Last night, a reporter for the Contra Costa Times and Oakland Tribune photographed a surprising sign in the window of the Men’s Wearhouse Oakland store:
The sign reads “We stand with the 99%. Closed Wednesday November 2.”
That’s the day the Occupy Wall Street movement in Oakland called for a general strike.
Men’s Wearhouse is a publicly traded corporation (MW on the New York Stock Exchange) that takes in over $2 billion a year selling suits, with a net profit of over $67 million last year. So a company that caters to capitalists and businessmen chose to strike against its customers in support of the socialist, communist, anarchist movement that has violently clashed with police in Oakland and has had scores of reports of degenerate behavior across the country, ranging from numerous rapes to defecating on a police car.
The photo of the closed sign was tweeted last night, but nearly 24 hours later, Men’s Wearhouse has still not made a response to the numerous tweets sent to them. (The @Mens_Wearhouse twitter account says that it is staffed by four people. Surely one of them took notice of the hoopla their Oakland store had created.)
I contacted the corporate headquarters by email and phone to get an official response, and to learn how the store closing came about. However, I received no reply to my multiple inquiries.
Men’s Wearhouse does not have franchises. The Oakland store is corporate-owned. No one answered the phone at the Oakland store (store ID 2169, to the best of my knowledge) during business hours to give their side to the story either.
Regarding the strike itself, many businesses fear the damage the protests have done and could do to their businesses. According to the Oakland Tribune’s “Oakland businesses brace for general strike by Occupy demonstrators“:
The Oakland Chamber of Commerce raised alarms about the continued economic impact.
“There are a number of negative ramifications from these protests,” said Paul Junge, director of public policy with the chamber. “A number of local businesses are seeing sales drop off dramatically.”
The Fountain Cafe, in the Oakland City Center complex downtown, is among those that have already felt the bite of Occupy Oakland.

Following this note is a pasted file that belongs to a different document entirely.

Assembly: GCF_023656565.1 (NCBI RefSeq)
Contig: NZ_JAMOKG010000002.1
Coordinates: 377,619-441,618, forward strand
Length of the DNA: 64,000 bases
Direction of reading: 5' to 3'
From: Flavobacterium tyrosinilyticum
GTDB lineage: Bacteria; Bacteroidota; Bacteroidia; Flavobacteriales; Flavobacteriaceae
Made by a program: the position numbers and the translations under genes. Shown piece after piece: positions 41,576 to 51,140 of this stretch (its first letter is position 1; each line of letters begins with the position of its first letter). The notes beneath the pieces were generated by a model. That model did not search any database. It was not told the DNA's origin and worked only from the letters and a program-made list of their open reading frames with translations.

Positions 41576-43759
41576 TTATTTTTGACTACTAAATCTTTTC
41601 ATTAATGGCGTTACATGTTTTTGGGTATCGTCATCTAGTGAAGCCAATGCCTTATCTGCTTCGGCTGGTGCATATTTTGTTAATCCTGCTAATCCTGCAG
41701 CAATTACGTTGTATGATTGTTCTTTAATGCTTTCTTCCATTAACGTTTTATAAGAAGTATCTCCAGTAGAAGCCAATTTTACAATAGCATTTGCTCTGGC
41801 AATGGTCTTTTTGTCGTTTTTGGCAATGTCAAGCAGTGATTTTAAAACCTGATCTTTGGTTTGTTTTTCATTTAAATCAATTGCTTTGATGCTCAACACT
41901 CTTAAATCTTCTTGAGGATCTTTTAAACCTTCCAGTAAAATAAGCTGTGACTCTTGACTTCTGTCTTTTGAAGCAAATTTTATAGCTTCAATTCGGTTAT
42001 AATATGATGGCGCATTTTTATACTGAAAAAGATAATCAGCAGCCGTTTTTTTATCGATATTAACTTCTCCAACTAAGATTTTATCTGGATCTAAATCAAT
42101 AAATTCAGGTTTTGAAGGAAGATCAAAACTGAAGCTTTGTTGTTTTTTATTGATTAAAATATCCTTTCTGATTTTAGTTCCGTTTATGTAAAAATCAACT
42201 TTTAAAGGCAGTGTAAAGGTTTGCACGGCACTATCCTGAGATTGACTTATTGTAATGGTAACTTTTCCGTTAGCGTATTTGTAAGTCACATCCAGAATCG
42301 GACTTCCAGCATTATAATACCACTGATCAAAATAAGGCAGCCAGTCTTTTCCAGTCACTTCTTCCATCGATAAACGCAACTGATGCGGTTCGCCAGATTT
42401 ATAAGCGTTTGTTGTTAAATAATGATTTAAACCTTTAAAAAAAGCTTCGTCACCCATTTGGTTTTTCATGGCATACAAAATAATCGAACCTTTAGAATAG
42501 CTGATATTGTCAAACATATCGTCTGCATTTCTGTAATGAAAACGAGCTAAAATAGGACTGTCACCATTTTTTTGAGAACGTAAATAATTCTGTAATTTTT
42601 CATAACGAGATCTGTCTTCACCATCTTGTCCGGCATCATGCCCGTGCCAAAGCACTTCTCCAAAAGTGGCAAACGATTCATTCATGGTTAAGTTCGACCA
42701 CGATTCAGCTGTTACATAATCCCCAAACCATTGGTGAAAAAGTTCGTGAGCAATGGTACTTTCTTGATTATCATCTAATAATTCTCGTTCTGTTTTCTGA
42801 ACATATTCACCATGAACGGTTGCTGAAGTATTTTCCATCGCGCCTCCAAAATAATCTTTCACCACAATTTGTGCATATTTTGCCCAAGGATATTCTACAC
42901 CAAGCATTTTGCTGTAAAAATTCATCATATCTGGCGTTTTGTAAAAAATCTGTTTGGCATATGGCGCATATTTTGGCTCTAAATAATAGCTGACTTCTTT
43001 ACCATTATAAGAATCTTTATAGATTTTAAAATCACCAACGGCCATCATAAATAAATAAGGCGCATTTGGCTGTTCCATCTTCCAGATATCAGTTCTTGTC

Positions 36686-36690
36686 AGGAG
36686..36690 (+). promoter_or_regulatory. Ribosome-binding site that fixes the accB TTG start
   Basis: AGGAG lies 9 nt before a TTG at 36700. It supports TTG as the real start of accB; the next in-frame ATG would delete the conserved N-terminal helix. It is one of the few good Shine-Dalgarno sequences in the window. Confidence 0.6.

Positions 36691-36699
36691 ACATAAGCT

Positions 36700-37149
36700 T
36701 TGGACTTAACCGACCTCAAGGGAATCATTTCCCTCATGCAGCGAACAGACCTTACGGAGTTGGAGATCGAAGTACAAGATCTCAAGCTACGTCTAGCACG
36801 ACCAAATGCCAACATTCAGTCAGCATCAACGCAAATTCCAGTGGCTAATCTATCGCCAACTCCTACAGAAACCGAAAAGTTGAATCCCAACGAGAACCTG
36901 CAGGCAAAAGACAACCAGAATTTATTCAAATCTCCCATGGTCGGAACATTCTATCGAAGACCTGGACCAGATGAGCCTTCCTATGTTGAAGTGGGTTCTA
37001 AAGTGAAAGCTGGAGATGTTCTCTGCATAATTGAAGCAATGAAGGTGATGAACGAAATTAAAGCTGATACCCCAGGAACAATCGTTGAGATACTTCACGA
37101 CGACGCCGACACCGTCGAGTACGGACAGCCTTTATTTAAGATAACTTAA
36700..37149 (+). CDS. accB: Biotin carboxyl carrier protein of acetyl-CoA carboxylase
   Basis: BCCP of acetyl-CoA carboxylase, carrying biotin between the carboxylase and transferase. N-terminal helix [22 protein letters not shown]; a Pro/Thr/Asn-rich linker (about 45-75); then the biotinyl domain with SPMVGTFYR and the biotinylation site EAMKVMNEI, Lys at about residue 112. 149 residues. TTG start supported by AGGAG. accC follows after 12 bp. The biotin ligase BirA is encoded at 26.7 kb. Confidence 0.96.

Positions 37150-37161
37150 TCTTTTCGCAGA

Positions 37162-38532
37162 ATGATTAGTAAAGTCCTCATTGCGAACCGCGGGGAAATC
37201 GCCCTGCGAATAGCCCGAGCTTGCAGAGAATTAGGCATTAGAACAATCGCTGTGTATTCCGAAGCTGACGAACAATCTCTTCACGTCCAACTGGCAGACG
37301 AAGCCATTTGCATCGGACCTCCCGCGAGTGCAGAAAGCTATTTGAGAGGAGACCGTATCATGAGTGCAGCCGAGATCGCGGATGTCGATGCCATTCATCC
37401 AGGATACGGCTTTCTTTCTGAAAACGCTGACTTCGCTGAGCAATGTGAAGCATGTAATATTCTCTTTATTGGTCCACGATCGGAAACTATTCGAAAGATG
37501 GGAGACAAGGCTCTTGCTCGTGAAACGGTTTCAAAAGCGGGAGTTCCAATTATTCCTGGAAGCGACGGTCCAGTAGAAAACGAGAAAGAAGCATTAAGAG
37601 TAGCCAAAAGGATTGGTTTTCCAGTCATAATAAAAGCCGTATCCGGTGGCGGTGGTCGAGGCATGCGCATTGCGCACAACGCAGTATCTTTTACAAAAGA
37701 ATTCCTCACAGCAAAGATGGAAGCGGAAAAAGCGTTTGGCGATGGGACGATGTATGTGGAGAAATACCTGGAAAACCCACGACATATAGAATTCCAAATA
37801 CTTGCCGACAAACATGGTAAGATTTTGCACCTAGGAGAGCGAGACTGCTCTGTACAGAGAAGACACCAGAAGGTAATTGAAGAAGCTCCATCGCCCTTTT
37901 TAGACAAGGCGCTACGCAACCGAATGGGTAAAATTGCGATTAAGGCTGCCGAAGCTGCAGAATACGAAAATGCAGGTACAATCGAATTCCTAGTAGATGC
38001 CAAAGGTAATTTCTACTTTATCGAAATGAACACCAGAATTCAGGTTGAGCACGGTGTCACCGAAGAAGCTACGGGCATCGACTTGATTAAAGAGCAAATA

“The protests have hurt our business,” said Elias Salameh, owner of Fountain Cafe. “If it goes on any longer, I’m sure it will hurt more.”
Robert Guevera, manager of La Salsa in Oakland City Center, echoed him, saying, “We don’t know if we’re going to stay open. This is affecting our business.”
An Occupy Oakland representative, Tim Simons, said major corporations are the primary focus.
“This movement has never targeted small businesses,” he said. “It has always been explicitly against the largest corporations and banks.”
Simons conceded that some restaurants may have suffered a decline in business. But he argued that the effects aren’t monolithic.
“There are numerous businesses in downtown Oakland around the occupation,” Simons said. “Some are doing the best business they have ever done.”
It’s highly doubtful that Occupy Oakland’s hippie protesters have caused Men’s Wearhouse’s business to boom. Yet, these are the people with whom Men’s Wearhouse has chosen to stand, in opposition to their customers. On the bright side, should riots break out, the store won’t have to fear looting from the hippies and hipsters.
Note that this is not the first time that Men’s Wearhouse has, as a corporation, supported left-leaning politics. In 2009, the company removed its ads from the Glenn Beck show on Fox News.
Perhaps Men’s Wearhouse would be more comfortable selling tie-dyed t-shirts and Nehru jackets, because those Occupiers throwing rocks and bottles at the Oakland police weren’t wearing their product.
Men’s Wearhouse has now released a statement on their Facebook page. It reads in full: